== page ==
Thursday, February 4, 2016

Space Rock Meteorite Necklace

At a gem show two years ago I bought a few pieces of meteorite that caught my eye and called out to me. 

What is a meteorite? I checked Google and read this same description on a bunch of different pages:

meteorite is a fragment of rock or iron from outer space, usually a meteoroid or asteroid, which survives passage through the atmosphere as a meteor to impact the surface of the Earth. Meteorites are believed to originate in the asteroid belt between the planets of Mars and Jupiter. A meteorite may range in size from less than a gram to more than 60 tons.

As the meteoroid passes through the atmosphere, ablation occurs where melting and vaporization removes material from the surface. This ablation can also produce regmaglyphs which are flight marks produced during the passage of a meteoroid through the atmosphere and often look like thumbprints pushed into the surface. This melting of the exterior surface from heating due to it's high velocity through Earth's atmosphere is also what causes the fusion crust seen on the exterior of meteorites.

How wonderful is it to have a space rock that survived this violent passage? The meteorites I purchased have been polished, so they resemble hematite and their shiny silvery blackness. 

The gem seller showed his meteorites used as belt buckles and other manly jewelry, and that's fine, but I wanted to make necklace and chose the largest one for my experiment It's about 3 inches long and one side is almost flat, so it could conceivably lie against a base and be held in place by prongs.

After asking for a consensus and the metal studio, opted to follow the advice to use it horizontally. 

I spent a fair amount of time debating the base shape - should I echo the shape of the stone or make it an easier, more geometric shape? Following the shape of the space rock won out.

I cut two base plates in sterling sheet for a layered tectonic plate look and kept refiling the shapes until the last minute before soldering. I also wanted to be able to see the back of the meteorite, which involved sawing out the inside.

Prongs. I learned the hard way that I had to first drill holes on the base and solder them into the holes so that they didn't snap off when bent. This meteorite is highly irregular and quite tall in the center so the prongs would have to be long and carefully placed to do a lot of the work, plus I didn't want to see too many of them. I thought that 5 was the minimum that I could get away with.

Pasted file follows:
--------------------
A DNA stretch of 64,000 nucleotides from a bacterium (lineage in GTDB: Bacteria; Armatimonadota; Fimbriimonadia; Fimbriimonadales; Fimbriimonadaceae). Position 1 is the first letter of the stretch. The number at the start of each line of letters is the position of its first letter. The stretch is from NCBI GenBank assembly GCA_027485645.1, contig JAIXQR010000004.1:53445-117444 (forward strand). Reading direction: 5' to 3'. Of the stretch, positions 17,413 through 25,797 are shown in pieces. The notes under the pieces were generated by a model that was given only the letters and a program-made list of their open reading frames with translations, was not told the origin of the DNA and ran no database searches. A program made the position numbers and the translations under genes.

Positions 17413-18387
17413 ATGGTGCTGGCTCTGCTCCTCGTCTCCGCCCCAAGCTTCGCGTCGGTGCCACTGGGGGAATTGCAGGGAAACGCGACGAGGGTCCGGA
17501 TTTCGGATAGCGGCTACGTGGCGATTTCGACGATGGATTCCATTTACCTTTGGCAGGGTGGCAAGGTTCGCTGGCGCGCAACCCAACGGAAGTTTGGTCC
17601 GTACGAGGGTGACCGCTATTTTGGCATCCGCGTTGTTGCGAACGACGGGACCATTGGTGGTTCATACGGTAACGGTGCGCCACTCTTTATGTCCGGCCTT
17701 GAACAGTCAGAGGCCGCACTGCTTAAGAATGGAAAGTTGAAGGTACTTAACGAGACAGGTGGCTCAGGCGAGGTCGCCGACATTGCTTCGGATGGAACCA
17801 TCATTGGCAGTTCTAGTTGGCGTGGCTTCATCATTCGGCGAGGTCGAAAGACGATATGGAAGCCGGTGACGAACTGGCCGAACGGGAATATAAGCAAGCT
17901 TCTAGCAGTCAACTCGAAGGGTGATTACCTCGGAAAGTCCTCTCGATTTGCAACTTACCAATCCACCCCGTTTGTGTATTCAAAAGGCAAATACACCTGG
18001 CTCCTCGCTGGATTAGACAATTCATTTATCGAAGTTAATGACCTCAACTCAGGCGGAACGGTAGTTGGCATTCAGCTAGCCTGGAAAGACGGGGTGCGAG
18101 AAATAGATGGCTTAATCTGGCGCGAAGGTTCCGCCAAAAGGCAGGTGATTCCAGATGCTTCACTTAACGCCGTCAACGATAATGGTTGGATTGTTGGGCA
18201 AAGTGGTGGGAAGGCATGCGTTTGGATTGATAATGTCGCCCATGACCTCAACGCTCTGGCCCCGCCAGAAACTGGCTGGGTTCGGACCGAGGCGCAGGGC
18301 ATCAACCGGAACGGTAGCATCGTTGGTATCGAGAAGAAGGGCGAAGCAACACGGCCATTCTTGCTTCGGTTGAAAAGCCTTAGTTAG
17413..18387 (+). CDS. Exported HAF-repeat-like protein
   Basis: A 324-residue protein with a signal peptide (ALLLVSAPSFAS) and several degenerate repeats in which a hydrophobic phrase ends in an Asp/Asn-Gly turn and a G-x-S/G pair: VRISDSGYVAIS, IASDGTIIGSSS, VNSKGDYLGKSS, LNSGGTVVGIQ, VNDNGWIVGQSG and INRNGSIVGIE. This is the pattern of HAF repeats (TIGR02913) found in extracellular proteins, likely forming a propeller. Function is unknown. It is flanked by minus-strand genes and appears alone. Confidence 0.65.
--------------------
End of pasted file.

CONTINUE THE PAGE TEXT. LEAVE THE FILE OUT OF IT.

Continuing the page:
I marked with a sharpie the places where it needed to beheld fast, then chose a drill bit that matched the gauge of wire that I wanted to use, probably 14 ga sterling.

Just after soldering and pickling, still wet.

There were some rather sharp burrs and edges that needed to be filed down so that the rock would sit more comfortably and not injure the handler.

Under the magnifier. Love the textures that tell of its journey to earth!

One prong in particular had be quite long and wrapped over the top edge, because there could be NO GLUING involved.

Seeing through the first layer. You can faintly see where the prongs are, but it won't matter as this layer will be covered  by layer 2.

Both layers soldered.

After getting excess solder off. 

A lot of finishing was involved between the last picture and this one. Traces of solder had to be removed, the shapes were refined and rounded out before setting the rock, polishing and where to place the jump rings for chain attachment.

I also tumbled the setting for a few hours to harden the metal prongs. The prong ends have to be filed on both sides so that the tips both curve better and are not sharp if touched.

Most people prefer bright silver, but I am partial to the matte or satin finish. I knew that I wanted to oxidize the piece for contrast so a bright finish wouldn't be right. 

I painted the piece with darkening solution before setting the rock and used a piece of red Scotch Brite sponge to lighten certain areas and add texture. I went in a few more times to re-paint and highlight. 

I had some elongated cable chain left over from another necklace and it seemed to be the right scale for this. I didn't have enough so I added some hematite pill beads that looked very similar to the meteorite and gave me a little more length to work with. 

Yup, that is a very long top prong. No way around having to have that.

Most of the back of the rock is in contact with the back plate, but not all, as you can see on the left. Thats okay, though - it's not going anywhere. :)

At the moment I'm wearing this piece myself as I decide how to showcase the two remaining rocks. It was a complicated project and I want to enjoy the piece before deciding whether or not to keep it or list it in the shop.

Here are the other two meteorites. The one on the left is very similar is shape to the one I used but it's about an inch smaller. 

It's a challenge to deal with oddities like these, as well as a privilege to be able to share such extra-terrestrial beauties! 

To be continued.....